Individual Team Member Contribution Source of Performance – Maximise It!
Teams in todays de-layered, over scheduled climates have little time to get organised and develop the sense and skills of effective teamwork. They feel they must get right down to the task at hand. Time pressures are particularly acute. Teams often have months, and sometimes only weeks to accomplish their deliverables. Individual contribution is the make or break ingredient for success. Consequently, each person’s contribution or lack thereof to the results of a team is a crucial issue for team leaders to not only get their minds around but to manage effectively.
Team Member Contribution
The individual is the most basic producing unit of a team. That’s the core centre of a team’s ability to perform. When everyone activates their full potential and contributes, the whole becomes bigger than the sum of its parts. Our research and empirical evidence have revealed 3 distinct areas of individual contribution which are absolutely necessary for any team to perform at the highest level. These are;
- Personal Contribution – to Team Climate
Climate can be defined as the general mood, spirit or prevailing feelings and opinions in a team. Each person contributes to this either positively or negatively; there is no neutrality in this regard. More specifically in the context of a team it consists of the following behaviours:
Communicates freely; Willingness to change; States wants clearly and flexibly; Strokes others- gives positive recognition; Is committed to the team. An awareness and understanding of how it takes place is essential to either maintain or improve it. It can be either absent or inadequate, or more than enough or in excess or adequate or just right. Personality traits affects this directly (DISC) and must therefore be managed accordingly.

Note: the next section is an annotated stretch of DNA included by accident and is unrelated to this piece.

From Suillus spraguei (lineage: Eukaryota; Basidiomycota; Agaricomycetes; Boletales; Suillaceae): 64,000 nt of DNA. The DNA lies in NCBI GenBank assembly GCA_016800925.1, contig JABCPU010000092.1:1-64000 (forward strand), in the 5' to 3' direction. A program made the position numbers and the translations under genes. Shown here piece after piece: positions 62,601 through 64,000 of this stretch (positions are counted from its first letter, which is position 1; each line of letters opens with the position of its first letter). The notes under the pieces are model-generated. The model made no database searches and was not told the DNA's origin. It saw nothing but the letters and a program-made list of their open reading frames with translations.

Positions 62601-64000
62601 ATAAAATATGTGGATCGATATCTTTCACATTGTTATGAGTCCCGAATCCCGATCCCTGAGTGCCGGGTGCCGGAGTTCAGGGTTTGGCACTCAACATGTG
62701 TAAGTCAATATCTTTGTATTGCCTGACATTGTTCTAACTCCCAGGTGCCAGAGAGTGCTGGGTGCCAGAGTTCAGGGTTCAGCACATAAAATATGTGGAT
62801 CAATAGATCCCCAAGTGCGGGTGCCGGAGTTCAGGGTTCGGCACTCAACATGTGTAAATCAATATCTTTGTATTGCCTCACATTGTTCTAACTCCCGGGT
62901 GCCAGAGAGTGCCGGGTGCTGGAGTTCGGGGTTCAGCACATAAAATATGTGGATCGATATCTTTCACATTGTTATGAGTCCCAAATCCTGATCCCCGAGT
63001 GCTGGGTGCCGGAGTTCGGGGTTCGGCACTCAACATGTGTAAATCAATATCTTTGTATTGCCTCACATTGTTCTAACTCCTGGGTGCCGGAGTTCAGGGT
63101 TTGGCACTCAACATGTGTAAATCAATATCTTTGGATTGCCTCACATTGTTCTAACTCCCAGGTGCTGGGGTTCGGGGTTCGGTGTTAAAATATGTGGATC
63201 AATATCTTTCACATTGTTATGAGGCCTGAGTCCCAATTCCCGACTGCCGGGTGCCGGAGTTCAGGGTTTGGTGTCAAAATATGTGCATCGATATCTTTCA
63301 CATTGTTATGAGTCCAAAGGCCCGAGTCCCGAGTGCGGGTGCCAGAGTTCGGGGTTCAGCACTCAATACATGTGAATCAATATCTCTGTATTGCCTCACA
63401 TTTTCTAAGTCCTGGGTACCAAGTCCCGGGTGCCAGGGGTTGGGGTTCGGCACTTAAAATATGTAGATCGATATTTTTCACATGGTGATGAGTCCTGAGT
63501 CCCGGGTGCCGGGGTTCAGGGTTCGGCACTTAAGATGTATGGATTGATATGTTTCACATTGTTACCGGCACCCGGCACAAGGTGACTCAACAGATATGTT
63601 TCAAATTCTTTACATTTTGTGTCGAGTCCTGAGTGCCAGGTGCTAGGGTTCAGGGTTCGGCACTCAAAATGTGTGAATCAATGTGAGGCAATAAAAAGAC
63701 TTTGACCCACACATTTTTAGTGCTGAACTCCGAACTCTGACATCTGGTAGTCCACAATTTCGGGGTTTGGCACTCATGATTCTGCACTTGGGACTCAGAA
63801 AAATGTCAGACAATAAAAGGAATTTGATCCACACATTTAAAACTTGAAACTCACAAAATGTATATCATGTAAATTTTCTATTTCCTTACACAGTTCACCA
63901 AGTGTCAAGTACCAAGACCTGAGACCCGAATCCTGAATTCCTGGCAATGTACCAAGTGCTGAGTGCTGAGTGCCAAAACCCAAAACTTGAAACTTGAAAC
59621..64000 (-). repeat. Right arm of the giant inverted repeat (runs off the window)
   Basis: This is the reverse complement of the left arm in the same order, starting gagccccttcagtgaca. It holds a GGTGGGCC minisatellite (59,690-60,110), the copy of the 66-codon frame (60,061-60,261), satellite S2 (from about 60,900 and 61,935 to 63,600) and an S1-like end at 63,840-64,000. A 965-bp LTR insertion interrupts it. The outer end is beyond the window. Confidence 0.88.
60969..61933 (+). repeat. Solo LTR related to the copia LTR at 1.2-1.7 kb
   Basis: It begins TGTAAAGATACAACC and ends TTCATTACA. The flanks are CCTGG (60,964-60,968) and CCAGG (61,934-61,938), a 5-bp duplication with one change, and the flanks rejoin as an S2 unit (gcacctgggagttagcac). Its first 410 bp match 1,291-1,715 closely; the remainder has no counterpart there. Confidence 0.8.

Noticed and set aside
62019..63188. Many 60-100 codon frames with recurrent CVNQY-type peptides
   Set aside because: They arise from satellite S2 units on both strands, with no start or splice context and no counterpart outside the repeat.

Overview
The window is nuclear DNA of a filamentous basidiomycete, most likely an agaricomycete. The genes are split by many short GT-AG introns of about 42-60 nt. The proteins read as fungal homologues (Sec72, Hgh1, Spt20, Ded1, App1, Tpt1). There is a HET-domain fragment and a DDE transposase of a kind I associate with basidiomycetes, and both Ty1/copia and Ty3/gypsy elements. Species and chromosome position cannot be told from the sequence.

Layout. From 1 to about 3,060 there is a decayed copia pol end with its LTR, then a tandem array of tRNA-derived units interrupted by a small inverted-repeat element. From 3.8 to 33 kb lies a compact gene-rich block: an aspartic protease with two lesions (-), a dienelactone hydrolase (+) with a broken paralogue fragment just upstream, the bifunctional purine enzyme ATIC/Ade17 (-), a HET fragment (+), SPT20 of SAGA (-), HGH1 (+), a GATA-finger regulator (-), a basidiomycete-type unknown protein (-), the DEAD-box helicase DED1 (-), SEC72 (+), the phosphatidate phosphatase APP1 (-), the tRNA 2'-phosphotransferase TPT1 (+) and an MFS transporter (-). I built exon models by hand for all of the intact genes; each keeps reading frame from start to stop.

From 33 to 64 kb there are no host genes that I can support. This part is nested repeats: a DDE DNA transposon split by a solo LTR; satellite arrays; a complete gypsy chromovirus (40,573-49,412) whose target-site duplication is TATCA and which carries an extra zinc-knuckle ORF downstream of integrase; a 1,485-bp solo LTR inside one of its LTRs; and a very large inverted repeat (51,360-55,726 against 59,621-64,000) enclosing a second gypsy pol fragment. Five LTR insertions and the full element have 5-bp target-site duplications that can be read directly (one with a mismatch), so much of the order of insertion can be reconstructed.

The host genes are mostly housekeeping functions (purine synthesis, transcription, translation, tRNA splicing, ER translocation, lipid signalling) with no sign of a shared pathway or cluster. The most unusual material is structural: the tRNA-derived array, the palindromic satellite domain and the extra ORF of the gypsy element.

- Interpersonal Contribution – to Process
How we build, develop and maintain healthy relationships is all about process. At the heart of it are the life positions we bring to a relationship. Life positions are basic beliefs and attitudes about self and others. The “I’m OK, You’re OK” position is what is required. Put another way, it means “Get On With”. Unfortunately the other three positions often get in the way. That is, “I’m OK, You’re Not OK”, meaning “Get Rid Of”. Another is, “I’m Not OK You’re Not OK”, meaning “Get Nowhere With”. Yet another is, “I’m Not OK You’re OK”, meaning ‘Get Away From”. In a team context the applicable behaviours are; Helps and seeks help; Accepts and respects differences; Is negotiable; Balances cooperation and competition; Promotes positive interaction among others.
- Task Contribution – to Results
An effective team delivers results consistently, period. Each member has taken unconditional ownership to deliver and be accountable for their part of the task. In addition, mutual accountability is inescapable because some tasks require more than one person to complete. In the context of a team the following behaviours are therefore necessary. These are; Accepts Responsibility; Being Competent in Role; Seeks Excellence; Follows Through; Learns Quickly.
Each of the behaviours mentioned in the three areas of contribution has 10 sub-behavioural categories.
Measure & Manage
The above areas of contribution require careful management on an on-going basis. That requires a quarterly measurement routine due to the dynamic nature of the issues. Each member needs to receive this quarterly feedback from his/her team mates on how they experience the level of contribution or lack of it. This will enable members and the team leaders to assist where needed to ensure everyone’s contribution is continuously improved. Intégro Learning has developed such a psychometric tool which not only saves time and effort but also helps teams to deliver what is expected of them.
Sources: Interpersonal Growth Systems USA, Ralph Colby; Intégro Learning SA – Johan Cronjé